Christmas in January

One of the ironies about collecting insects is that the winter months can be just as busy as the summer months, sometimes more so. Despite the lack of insect activity during these short, cold days, I actually find myself at times a little overwhelmed with the amount of “work” I’ve set myself up to do.  There are specimens to mount, label, curate, and incorporate into the main collection.  Data from the just concluded field season need to be assembled and summarized so that reports and manuscripts can be written.  Applications for collecting permits need to be submitted, which can only be done once plans for the upcoming season have been formulated.  The fact that entomology is also my profession only exacerbates the situation.  Not that I’m complaining!  I love the fact (and sometimes still have a hard time believing) that I actually get paid to play with bugs, which affords me the opportunity to study them as I wish in my free time.

hiperantha-interrogationis-cruentata_dorsal_21Hiperantha interrogationis cruentata (ventral)In addition to these winter tasks for my own collection, I’ve also for a number of years now taken on the task of identifying material for other collectors.  While this may seem very nice of me, I can’t honestly claim that my motives are completely altruistic.  Doing this has given me the chance to develop relationships with a great many entomologists, specializing in taxa both within and outside my sphere of interest.  Often, material sent to me contains specimens that represent new distributional or host plant records, providing fodder for my own research.  Less frequently but more exciting, such material will contain species that I haven’t yet encountered on my own.  In most cases, the sender will be gracious enough to let me keep an example or two for my collection.  Such is the case with this gorgeous buprestid beetle, Hiperantha interrogationis, which was included in a recent shipment to me as a “gift” from long time friend and expert cerambycid specialist Dan Heffern.  This Neotropical representative of the tribe Stigmoderini (which also contains the Australasian genera Calodema and Metaxymorpha, featured in this recent post) not only represents a new species for my collection, but a new genus as well (reminding me of the old adage, “some of the best collecting is in other people’s collections” – or something like that).  Measuring right at 25mm in length, this spectacularly beautiful specimen is a welcome addition to my collection!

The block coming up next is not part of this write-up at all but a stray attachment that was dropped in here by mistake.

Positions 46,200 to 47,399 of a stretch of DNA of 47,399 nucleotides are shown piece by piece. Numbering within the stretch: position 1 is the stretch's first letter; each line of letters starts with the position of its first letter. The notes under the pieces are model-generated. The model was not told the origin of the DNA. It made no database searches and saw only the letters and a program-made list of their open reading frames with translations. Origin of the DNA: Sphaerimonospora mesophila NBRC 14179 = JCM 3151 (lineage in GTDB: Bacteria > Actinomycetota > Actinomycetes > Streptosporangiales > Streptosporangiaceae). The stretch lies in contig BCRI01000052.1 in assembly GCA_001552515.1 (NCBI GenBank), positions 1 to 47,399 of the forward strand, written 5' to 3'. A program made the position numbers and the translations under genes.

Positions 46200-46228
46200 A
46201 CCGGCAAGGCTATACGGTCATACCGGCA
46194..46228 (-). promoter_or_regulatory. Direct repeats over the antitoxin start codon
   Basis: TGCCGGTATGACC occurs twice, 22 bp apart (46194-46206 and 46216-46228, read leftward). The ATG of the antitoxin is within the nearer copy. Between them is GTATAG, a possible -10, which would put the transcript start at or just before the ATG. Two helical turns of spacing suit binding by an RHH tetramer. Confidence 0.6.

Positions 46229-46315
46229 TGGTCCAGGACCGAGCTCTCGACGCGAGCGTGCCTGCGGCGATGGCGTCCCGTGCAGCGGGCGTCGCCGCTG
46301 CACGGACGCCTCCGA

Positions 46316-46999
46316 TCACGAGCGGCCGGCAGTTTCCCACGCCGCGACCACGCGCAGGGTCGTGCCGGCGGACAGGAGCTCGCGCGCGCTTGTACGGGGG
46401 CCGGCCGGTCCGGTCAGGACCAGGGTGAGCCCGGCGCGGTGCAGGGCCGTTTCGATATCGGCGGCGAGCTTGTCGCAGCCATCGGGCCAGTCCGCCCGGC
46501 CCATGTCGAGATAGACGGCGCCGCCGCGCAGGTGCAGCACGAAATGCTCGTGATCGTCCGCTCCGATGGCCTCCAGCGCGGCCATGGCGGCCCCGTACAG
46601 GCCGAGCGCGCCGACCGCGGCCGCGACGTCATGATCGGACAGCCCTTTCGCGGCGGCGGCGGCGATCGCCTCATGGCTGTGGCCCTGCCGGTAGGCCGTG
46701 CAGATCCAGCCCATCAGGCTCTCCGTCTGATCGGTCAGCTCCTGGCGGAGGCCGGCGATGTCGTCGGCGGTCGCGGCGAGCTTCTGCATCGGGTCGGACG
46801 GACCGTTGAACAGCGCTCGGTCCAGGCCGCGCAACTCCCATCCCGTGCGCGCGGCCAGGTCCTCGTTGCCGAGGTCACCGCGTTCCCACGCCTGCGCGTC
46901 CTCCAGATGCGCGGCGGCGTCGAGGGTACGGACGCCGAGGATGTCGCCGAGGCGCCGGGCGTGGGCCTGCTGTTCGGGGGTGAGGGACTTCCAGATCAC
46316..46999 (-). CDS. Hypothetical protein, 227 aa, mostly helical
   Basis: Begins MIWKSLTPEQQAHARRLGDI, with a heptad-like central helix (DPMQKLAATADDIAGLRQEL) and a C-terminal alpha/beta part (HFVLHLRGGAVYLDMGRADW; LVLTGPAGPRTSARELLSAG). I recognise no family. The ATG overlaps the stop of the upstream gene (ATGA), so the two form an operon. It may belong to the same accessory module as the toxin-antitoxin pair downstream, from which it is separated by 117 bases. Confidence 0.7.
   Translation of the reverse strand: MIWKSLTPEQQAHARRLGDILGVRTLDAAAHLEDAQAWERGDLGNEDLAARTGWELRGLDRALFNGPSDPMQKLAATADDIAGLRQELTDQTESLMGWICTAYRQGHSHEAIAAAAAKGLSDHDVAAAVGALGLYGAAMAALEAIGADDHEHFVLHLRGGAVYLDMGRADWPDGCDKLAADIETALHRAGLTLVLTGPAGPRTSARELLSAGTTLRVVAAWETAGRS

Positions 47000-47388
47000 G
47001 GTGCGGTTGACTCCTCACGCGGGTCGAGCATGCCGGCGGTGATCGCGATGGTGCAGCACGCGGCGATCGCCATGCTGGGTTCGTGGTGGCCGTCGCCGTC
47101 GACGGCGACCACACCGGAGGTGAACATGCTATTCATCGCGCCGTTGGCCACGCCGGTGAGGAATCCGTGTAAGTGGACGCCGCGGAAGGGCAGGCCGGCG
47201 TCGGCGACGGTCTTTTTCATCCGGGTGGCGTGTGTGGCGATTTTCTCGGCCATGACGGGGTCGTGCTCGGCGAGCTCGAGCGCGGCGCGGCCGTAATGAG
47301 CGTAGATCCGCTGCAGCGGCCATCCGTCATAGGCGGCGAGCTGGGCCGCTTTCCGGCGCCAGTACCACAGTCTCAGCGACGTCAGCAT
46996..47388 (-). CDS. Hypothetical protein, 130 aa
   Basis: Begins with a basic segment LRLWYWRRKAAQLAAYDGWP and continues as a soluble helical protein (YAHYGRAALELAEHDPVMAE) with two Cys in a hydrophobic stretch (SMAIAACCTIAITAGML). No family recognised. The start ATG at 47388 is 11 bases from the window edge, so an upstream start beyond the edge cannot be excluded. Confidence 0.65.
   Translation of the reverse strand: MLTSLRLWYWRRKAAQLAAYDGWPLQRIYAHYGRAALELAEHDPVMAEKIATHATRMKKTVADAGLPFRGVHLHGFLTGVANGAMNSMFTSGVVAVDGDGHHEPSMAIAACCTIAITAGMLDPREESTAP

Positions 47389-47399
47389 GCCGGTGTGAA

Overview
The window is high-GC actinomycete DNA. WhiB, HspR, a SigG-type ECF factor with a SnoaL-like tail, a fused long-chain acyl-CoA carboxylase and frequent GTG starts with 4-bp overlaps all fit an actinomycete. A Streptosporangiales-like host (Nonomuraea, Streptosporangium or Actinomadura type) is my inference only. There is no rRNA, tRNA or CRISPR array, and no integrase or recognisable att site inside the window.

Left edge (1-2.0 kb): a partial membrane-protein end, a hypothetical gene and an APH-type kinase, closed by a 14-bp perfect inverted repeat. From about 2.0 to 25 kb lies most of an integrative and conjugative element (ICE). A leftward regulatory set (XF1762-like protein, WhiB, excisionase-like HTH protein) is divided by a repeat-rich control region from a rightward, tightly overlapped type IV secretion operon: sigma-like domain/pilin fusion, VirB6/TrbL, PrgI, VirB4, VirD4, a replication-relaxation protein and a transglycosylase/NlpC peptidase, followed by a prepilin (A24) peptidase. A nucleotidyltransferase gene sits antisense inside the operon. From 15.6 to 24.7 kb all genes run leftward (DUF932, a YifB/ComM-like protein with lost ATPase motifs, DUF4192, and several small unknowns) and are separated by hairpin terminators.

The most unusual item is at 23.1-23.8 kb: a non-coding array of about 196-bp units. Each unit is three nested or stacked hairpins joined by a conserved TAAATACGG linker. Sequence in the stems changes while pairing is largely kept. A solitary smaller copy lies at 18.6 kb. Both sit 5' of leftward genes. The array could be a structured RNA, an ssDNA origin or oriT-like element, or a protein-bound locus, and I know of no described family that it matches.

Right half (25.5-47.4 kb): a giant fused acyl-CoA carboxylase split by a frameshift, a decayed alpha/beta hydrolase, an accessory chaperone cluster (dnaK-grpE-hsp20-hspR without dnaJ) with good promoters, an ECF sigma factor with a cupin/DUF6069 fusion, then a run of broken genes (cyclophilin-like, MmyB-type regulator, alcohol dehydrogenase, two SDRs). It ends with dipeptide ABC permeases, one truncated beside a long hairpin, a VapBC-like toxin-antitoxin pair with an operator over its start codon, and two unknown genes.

Hiperantha interrogationis is the only member of this otherwise South American genus to occur as far north as Central America and Mexico (Bellamy 2008).  This particular specimen was collected in Jalisco, and as such represents the subspecies cruentata, occupying the northernmost portion (Colima, Durango, Jalisco, and Nayarit) of the distributional range of the species (Bellamy & Westcott 2000).  Hiperantha interrogationis cruentata is distinguished from nominotypical populations by having all of the dorsal color pattern in red (nominate H. interrogationis exhibit some yellow markings) and the median longitudinal vittae of the elytra widely interrupted, thereby resulting in the formation of a distinctly transverse postmedian band. The apical transverse band of the elytra is also usually much wider in this subspecies than in the nominate form.